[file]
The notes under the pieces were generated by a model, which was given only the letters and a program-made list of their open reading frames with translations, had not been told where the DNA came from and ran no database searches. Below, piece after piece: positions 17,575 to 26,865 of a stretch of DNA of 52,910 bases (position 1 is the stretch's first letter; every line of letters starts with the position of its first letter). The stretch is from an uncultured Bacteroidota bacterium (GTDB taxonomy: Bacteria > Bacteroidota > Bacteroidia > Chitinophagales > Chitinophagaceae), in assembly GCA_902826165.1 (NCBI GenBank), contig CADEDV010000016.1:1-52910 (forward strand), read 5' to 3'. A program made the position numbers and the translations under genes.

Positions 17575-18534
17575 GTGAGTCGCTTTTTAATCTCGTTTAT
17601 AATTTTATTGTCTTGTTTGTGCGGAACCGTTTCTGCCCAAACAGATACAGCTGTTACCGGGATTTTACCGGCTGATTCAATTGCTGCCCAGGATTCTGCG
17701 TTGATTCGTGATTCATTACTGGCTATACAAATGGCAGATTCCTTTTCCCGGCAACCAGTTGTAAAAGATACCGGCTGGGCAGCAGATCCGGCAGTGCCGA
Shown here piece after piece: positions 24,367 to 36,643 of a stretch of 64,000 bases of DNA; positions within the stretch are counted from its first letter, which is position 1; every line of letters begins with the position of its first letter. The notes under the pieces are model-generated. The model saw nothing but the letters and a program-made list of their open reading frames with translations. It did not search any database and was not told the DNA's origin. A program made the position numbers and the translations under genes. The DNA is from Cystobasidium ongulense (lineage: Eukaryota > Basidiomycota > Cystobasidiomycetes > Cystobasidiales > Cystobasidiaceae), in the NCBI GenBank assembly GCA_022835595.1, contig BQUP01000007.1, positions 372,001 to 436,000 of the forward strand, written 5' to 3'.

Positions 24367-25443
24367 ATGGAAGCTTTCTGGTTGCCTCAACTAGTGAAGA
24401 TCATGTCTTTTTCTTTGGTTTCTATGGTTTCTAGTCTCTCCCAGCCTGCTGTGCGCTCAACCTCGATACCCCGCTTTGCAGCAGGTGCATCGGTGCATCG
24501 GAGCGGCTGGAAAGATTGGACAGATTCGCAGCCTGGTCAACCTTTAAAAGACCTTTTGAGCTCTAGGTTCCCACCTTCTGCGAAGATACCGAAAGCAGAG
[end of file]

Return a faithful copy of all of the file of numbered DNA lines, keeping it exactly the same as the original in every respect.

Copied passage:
The notes under the pieces were generated by a model, which was given only the letters and a program-made list of their open reading frames with translations, had not been told where the DNA came from and ran no database searches. Below, piece after piece: positions 17,575 to 26,865 of a stretch of DNA of 52,910 bases (position 1 is the stretch's first letter; every line of letters starts with the position of its first letter). The stretch is from an uncultured Bacteroidota bacterium (GTDB taxonomy: Bacteria > Bacteroidota > Bacteroidia > Chitinophagales > Chitinophagaceae), in assembly GCA_902826165.1 (NCBI GenBank), contig CADEDV010000016.1:1-52910 (forward strand), read 5' to 3'. A program made the position numbers and the translations under genes.

Positions 17575-18534
17575 GTGAGTCGCTTTTTAATCTCGTTTAT
17601 AATTTTATTGTCTTGTTTGTGCGGAACCGTTTCTGCCCAAACAGATACAGCTGTTACCGGGATTTTACCGGCTGATTCAATTGCTGCCCAGGATTCTGCG
17701 TTGATTCGTGATTCATTACTGGCTATACAAATGGCAGATTCCTTTTCCCGGCAACCAGTTGTAAAAGATACCGGCTGGGCAGCAGATCCGGCAGTGCCGA
Shown here piece after piece: positions 24,367 to 36,643 of a stretch of 64,000 bases of DNA; positions within the stretch are counted from its first letter, which is position 1; every line of letters begins with the position of its first letter. The notes under the pieces are model-generated. The model saw nothing but the letters and a program-made list of their open reading frames with translations. It did not search any database and was not told the DNA's origin. A program made the position numbers and the translations under genes. The DNA is from Cystobasidium ongulense (lineage: Eukaryota > Basidiomycota > Cystobasidiomycetes > Cystobasidiales > Cystobasidiaceae), in the NCBI GenBank assembly GCA_022835595.1, contig BQUP01000007.1, positions 372,001 to 436,000 of the forward strand, written 5' to 3'.

Positions 24367-25443
24367 ATGGAAGCTTTCTGGTTGCCTCAACTAGTGAAGA
24401 TCATGTCTTTTTCTTTGGTTTCTATGGTTTCTAGTCTCTCCCAGCCTGCTGTGCGCTCAACCTCGATACCCCGCTTTGCAGCAGGTGCATCGGTGCATCG
24501 GAGCGGCTGGAAAGATTGGACAGATTCGCAGCCTGGTCAACCTTTAAAAGACCTTTTGAGCTCTAGGTTCCCACCTTCTGCGAAGATACCGAAAGCAGAG